So I encourage you to continue to seek out new ideas, share successes and failures, and store these ideas and insights safely, even if they are not relevant to your situation now or don't even seem remotely possible under current realities of budgets and permissions and competing needs. You never know how a different perspective may work it self out in the future.

Lauren Castan

Saturday, 9 May 2015

Expand your knowledge

There are so many ways to expand your professional knowledge but I'm going to look at one of the easiest. Blogs are one of my favourite ways to keep up to date with topics and trends in the library world, both in Australia and the rest of the world. Here are my top seven favourite blogs (aside from this one of course!):

  • Annoyed Librarian is an American blogger who discusses issues facing the library world at large from closures in the UK to sex shows in libraries and everything in between. No one knows who she is but her quick wit and timely commentary on current library events makes her blog a fun and educational read!

  • In the Library with the Lead Pipe is an International, open access open peer reviewed journal who believe that libraries and their staff can change the world! Their articles cover a range of topics that influence the library world as well as provide a different way to present original research.

  • International Librarians Network. The blog for the ILN is a great way to participate in the program without the commitment of the email buddy. Each week the ILN discuss a number of both serious and lighthearted topics surrounding the industry and give s you an insight to librarians around the world.

  • Circulating Ideas is an American podcast where library folk are  interviewed about their work, their lives and the issues facing libraries.  

  • Heroes Mingle is a Kiwi blog by Sally Pewhairangi and Megan Ingle. Their blog encourages readers to look at the world differently and explore the possibilities that their work spaces can create. Sally and Megan's latest adventure is Weave, part blog, part journal, it inspires creativity, communication, facilitation collaboration and innovation in libraries. 

  • Library as Incubator blog highlights the different ways that libraries and artists can work together. The blog showcases projects that show the importance that libraries have in our communities and cultures. Its also a great way to get inspiration for your own library's creativity.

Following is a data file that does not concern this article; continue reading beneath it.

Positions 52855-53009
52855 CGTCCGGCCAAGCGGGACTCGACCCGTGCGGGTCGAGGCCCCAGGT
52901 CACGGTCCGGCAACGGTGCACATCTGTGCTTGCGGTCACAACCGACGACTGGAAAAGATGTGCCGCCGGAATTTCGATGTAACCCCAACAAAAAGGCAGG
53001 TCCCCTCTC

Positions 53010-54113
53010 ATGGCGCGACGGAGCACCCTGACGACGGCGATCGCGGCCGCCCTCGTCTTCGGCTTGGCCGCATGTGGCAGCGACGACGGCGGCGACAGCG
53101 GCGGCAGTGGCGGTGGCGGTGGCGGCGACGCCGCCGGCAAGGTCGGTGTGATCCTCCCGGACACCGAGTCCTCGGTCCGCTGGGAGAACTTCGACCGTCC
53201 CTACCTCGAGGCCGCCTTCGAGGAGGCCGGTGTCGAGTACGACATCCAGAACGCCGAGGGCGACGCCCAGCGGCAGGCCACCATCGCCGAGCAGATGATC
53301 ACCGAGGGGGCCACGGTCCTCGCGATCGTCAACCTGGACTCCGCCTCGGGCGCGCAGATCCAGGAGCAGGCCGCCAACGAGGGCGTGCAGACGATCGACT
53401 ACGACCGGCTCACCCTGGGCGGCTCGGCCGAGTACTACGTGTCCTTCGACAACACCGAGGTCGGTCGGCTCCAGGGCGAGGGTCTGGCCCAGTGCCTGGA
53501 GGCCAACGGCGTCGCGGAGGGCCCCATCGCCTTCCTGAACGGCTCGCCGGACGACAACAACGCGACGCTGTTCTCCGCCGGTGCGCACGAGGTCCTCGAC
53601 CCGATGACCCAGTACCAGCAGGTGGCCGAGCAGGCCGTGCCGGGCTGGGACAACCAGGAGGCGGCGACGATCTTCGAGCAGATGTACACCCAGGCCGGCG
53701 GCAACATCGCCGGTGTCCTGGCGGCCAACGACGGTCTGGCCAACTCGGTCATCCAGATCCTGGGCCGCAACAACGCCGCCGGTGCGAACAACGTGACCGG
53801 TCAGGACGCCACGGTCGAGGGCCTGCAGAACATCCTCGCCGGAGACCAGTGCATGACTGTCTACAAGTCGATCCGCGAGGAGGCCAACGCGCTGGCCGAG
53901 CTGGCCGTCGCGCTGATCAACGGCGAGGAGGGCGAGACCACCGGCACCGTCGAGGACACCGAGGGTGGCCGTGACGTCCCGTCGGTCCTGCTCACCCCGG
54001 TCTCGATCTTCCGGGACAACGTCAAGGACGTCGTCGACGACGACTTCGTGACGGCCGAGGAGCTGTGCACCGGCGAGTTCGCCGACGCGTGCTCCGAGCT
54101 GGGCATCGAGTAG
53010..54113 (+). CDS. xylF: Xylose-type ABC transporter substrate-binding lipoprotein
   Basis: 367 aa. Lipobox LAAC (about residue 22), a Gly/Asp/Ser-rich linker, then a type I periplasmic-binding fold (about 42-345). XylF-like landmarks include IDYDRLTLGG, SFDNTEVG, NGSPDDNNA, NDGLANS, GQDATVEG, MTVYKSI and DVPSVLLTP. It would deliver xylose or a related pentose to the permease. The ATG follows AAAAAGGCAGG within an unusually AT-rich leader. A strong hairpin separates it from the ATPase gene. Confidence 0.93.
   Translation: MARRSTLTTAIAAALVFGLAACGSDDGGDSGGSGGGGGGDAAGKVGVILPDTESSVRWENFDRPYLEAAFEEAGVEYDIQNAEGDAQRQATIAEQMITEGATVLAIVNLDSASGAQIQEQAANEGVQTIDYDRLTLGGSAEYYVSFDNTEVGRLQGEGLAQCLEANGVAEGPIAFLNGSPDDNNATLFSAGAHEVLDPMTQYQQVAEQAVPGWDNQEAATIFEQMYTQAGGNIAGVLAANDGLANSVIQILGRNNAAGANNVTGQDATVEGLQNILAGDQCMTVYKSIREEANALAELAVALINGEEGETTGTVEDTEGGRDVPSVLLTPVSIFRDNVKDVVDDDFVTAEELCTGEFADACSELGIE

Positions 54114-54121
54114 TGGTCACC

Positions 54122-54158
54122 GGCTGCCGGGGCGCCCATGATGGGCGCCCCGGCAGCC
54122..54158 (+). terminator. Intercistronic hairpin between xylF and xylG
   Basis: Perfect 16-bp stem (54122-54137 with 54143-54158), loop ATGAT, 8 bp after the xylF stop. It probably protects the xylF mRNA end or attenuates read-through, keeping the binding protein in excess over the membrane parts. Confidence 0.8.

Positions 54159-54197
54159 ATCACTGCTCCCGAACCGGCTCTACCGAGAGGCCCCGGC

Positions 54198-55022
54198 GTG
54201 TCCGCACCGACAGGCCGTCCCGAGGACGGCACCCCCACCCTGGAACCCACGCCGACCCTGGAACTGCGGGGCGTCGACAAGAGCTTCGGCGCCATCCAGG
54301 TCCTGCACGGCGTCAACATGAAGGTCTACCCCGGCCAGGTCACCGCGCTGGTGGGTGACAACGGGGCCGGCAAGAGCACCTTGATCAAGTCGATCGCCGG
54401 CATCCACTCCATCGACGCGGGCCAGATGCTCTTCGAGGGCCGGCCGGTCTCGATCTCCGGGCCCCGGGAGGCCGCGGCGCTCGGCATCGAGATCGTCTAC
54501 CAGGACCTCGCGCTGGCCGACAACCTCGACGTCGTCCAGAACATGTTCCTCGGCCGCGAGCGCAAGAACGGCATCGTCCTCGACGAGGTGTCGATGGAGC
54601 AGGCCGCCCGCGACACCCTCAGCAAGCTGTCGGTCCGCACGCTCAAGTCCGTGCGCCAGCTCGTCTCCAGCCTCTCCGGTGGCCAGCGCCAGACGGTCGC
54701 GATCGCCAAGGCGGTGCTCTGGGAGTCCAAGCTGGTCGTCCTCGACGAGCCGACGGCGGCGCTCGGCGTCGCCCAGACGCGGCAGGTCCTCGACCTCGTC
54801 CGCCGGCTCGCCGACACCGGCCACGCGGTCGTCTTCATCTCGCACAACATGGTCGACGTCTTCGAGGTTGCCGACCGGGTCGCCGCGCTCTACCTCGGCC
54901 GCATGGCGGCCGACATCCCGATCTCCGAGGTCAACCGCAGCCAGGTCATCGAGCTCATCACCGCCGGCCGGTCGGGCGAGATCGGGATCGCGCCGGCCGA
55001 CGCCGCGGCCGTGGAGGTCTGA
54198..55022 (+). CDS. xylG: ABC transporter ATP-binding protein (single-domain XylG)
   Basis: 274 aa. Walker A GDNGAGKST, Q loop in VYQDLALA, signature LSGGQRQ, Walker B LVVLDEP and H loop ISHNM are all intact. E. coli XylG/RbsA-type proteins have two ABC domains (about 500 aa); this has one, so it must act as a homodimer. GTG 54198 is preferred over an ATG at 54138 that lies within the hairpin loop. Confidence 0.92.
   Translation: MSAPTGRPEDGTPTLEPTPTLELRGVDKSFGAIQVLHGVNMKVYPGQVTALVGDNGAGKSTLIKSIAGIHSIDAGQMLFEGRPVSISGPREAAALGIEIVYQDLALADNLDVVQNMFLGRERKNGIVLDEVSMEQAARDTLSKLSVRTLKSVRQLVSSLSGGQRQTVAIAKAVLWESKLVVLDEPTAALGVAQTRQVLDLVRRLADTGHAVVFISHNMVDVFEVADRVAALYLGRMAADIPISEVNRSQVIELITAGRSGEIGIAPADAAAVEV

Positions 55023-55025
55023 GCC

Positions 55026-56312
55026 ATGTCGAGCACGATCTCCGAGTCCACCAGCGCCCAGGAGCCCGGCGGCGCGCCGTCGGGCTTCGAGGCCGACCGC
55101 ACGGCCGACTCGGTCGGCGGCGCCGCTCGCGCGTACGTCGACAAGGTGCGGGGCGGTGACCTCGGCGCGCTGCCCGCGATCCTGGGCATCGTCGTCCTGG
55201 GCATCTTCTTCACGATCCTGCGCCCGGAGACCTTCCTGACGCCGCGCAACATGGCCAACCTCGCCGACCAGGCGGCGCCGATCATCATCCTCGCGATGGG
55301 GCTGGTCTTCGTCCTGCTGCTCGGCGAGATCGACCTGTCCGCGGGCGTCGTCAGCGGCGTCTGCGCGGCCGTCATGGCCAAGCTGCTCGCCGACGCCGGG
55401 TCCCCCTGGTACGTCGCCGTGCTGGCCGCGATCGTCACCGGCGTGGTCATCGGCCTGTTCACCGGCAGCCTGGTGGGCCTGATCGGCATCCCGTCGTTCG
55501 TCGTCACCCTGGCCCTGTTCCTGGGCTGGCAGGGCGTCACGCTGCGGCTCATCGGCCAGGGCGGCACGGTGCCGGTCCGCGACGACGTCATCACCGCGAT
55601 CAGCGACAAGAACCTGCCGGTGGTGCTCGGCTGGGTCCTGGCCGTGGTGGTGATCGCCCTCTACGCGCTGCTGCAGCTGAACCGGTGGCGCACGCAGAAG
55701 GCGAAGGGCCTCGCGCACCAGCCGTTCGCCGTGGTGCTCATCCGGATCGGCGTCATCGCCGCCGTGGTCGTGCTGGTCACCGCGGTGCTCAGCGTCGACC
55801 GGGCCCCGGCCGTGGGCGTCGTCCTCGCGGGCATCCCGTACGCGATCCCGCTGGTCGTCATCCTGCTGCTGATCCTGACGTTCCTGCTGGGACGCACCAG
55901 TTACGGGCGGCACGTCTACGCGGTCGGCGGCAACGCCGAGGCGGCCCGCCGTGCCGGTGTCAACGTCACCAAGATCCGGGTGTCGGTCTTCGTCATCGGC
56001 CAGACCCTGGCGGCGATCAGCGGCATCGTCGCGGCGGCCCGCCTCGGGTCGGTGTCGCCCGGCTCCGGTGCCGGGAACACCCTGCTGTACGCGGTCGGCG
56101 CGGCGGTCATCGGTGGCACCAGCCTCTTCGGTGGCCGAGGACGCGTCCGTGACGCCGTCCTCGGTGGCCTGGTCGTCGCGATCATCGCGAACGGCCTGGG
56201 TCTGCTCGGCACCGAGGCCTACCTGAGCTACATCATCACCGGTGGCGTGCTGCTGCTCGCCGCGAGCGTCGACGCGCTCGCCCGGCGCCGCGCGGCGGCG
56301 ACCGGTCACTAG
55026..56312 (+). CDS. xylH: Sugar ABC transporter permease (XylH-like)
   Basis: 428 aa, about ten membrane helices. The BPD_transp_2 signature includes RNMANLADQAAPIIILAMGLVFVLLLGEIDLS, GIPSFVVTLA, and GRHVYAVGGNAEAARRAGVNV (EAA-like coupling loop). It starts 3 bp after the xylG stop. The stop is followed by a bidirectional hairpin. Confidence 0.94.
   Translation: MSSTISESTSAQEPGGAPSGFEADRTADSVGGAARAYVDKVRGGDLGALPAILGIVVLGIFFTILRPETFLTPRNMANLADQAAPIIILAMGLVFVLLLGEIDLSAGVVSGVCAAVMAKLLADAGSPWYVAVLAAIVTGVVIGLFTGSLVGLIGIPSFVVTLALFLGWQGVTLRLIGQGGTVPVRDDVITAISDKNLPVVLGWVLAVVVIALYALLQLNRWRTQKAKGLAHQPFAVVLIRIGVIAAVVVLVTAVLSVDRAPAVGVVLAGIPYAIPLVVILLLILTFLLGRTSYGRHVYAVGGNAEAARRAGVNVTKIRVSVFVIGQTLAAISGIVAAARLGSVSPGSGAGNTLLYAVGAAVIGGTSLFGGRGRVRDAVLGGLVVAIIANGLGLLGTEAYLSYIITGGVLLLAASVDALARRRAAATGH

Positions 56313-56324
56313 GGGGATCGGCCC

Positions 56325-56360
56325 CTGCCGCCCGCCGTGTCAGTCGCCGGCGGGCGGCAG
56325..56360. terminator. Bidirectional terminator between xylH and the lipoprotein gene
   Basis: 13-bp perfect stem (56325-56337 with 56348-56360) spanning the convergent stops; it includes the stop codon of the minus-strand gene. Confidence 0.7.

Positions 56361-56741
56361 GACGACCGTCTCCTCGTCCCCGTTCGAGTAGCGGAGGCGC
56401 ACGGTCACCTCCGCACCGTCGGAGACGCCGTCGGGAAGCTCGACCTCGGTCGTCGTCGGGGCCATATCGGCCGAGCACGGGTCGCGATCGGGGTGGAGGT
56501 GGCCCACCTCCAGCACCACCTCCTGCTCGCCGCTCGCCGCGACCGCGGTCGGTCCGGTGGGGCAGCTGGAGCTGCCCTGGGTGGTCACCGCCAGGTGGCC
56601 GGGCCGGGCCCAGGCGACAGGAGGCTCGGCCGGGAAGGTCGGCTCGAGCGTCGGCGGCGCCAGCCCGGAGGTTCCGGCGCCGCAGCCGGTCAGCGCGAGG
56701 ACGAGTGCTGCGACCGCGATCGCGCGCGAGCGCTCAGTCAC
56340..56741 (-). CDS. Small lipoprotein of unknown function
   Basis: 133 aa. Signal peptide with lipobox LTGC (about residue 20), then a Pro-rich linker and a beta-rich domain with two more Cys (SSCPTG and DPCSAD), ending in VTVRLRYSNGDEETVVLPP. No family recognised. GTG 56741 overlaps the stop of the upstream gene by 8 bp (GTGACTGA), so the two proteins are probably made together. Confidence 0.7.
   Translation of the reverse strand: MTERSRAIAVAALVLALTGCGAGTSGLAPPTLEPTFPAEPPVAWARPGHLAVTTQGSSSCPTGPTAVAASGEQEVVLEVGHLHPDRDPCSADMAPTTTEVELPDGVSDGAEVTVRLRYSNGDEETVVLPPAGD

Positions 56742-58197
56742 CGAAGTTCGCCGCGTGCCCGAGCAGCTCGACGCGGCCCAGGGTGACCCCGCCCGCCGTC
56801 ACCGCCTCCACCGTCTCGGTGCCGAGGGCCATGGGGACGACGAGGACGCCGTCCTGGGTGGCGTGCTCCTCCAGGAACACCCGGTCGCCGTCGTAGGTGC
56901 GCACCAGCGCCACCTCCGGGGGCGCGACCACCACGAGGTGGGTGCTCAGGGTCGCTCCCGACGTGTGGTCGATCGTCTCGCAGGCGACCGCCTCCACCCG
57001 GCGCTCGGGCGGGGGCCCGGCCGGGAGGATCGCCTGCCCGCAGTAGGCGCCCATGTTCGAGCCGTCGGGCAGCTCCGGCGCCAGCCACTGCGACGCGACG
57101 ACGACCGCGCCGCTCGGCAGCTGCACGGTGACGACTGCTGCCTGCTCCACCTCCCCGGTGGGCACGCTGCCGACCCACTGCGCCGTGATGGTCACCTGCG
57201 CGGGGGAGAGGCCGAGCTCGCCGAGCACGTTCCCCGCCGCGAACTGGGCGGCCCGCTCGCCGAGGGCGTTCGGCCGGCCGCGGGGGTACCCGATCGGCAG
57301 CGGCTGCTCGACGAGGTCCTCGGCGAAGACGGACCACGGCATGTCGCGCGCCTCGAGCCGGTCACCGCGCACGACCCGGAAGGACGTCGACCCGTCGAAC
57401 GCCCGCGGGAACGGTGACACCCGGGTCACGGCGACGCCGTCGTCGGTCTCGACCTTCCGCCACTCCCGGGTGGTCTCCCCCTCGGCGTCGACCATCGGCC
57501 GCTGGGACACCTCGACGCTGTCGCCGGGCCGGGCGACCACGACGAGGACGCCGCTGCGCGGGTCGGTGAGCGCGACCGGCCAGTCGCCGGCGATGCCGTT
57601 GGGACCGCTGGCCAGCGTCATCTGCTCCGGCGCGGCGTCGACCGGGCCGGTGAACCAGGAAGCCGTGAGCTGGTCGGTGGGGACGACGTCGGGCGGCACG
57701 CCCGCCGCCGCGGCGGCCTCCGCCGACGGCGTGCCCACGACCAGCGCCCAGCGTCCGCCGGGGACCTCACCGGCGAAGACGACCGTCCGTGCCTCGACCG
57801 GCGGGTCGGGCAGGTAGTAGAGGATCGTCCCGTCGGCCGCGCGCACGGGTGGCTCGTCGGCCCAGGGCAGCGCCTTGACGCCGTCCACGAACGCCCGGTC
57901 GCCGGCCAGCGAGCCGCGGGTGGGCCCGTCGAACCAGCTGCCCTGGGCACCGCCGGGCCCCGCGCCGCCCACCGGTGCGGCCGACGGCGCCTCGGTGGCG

• Library Problems is a fun look at the problems we all face as part of our work. Users share GIFs that show the way we wish we could react when certain situations arise. Its not at all intellectual but it does make me smile and reminds me that I'm not the only one to have THAT kind of day!  
Share your favourite library blogs below!

Saturday, 25 April 2015

A visit to Cagayan de Oro City Library

Recently, I went to Cagayan de Oro in the Philippines to visit family over Easter, and I was lucky enough to spend some time in the local public library. As a recent graduate in both information studies and international studies, I have a special interest in the differences and similarities in library services between Australia and other countries. I was eager to use part of my trip to explore all the libraries in the local area, though due to a strict dress code (no shorts or short-sleeved t-shirts allowed!) I was unable to visit the adjacent Xavier University Library in addition to the public one.

Cagayan de Oro City Library is situated in the heart of the city, and offers community access to research materials, periodicals, online services and printing, and a collection of fiction and non fiction materials for both children and adults. Considering it is only a small library, I was impressed by the size of the childrens book collection, offering both fiction and learning materials specifically for primary aged children. The room was also well set up for conducting childrens activities and classes, with desks, a whiteboard, CD players and televisions. Unfortunately, no classes or activities are running at this time due to a lack of funding. 

 The Children's room 

The periodicals at CDO Library 

I was also interested in the Filipiniana Reference section, which offers members of the public the opportunity to research both local and national history from a rather diverse collection. As the Philippines is officially bilingual, the local library offers texts in the local dialect of Cebuano, the national language of Tagalog and in English. Having volunteered for about four months at Hurstville City Library in Sydney - another local library with an ethnically and culturally diverse community -  I have come to really appreciate the value of multilingual services in providing information access and creating a stronger and more inclusive local community. The inclusion of different language texts, and the Filipiniana Reference section, all point towards the librarys commitment to providing information access across all language barriers in the local area.

CDOs Filipiniana Reference section

CDO Library Computers
While in the library, I spoke with the technical librarian Darlaine about the future of Cagayan de Oro library and what changes she would like to see moving forward. Darlaine would like to reach out more to members of the public by offering classes and services, especially to those who dont have access to computers, books or other education materials. She would especially like to organise a summer storytelling program for young children, since schools in the Philippines has long summer breaks between April and June. She also would like to gain more sponsoring in order to gain more computers, since public access to the internet is a priority in Cagayan de Oro City.